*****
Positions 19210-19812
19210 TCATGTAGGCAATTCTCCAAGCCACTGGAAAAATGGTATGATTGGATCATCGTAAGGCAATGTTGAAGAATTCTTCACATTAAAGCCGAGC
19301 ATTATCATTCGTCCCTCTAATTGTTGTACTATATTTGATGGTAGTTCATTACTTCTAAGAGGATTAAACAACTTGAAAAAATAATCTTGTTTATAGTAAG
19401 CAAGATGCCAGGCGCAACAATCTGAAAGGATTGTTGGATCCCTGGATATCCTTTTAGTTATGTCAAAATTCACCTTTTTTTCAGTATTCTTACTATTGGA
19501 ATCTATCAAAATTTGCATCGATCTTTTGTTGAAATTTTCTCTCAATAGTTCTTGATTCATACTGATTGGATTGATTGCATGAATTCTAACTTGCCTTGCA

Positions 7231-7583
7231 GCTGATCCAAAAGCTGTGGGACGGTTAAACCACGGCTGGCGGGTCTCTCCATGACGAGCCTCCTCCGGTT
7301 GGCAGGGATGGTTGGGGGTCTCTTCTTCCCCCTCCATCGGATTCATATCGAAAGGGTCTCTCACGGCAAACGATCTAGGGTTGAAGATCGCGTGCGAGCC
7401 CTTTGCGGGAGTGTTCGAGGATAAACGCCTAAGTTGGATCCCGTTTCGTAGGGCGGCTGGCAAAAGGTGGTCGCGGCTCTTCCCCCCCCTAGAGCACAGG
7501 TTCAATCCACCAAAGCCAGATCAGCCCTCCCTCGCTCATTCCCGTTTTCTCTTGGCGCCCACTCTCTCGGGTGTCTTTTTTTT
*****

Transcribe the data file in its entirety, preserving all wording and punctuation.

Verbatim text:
Positions 19210-19812
19210 TCATGTAGGCAATTCTCCAAGCCACTGGAAAAATGGTATGATTGGATCATCGTAAGGCAATGTTGAAGAATTCTTCACATTAAAGCCGAGC
19301 ATTATCATTCGTCCCTCTAATTGTTGTACTATATTTGATGGTAGTTCATTACTTCTAAGAGGATTAAACAACTTGAAAAAATAATCTTGTTTATAGTAAG
19401 CAAGATGCCAGGCGCAACAATCTGAAAGGATTGTTGGATCCCTGGATATCCTTTTAGTTATGTCAAAATTCACCTTTTTTTCAGTATTCTTACTATTGGA
19501 ATCTATCAAAATTTGCATCGATCTTTTGTTGAAATTTTCTCTCAATAGTTCTTGATTCATACTGATTGGATTGATTGCATGAATTCTAACTTGCCTTGCA

Positions 7231-7583
7231 GCTGATCCAAAAGCTGTGGGACGGTTAAACCACGGCTGGCGGGTCTCTCCATGACGAGCCTCCTCCGGTT
7301 GGCAGGGATGGTTGGGGGTCTCTTCTTCCCCCTCCATCGGATTCATATCGAAAGGGTCTCTCACGGCAAACGATCTAGGGTTGAAGATCGCGTGCGAGCC
7401 CTTTGCGGGAGTGTTCGAGGATAAACGCCTAAGTTGGATCCCGTTTCGTAGGGCGGCTGGCAAAAGGTGGTCGCGGCTCTTCCCCCCCCTAGAGCACAGG
7501 TTCAATCCACCAAAGCCAGATCAGCCCTCCCTCGCTCATTCCCGTTTTCTCTTGGCGCCCACTCTCTCGGGTGTCTTTTTTTT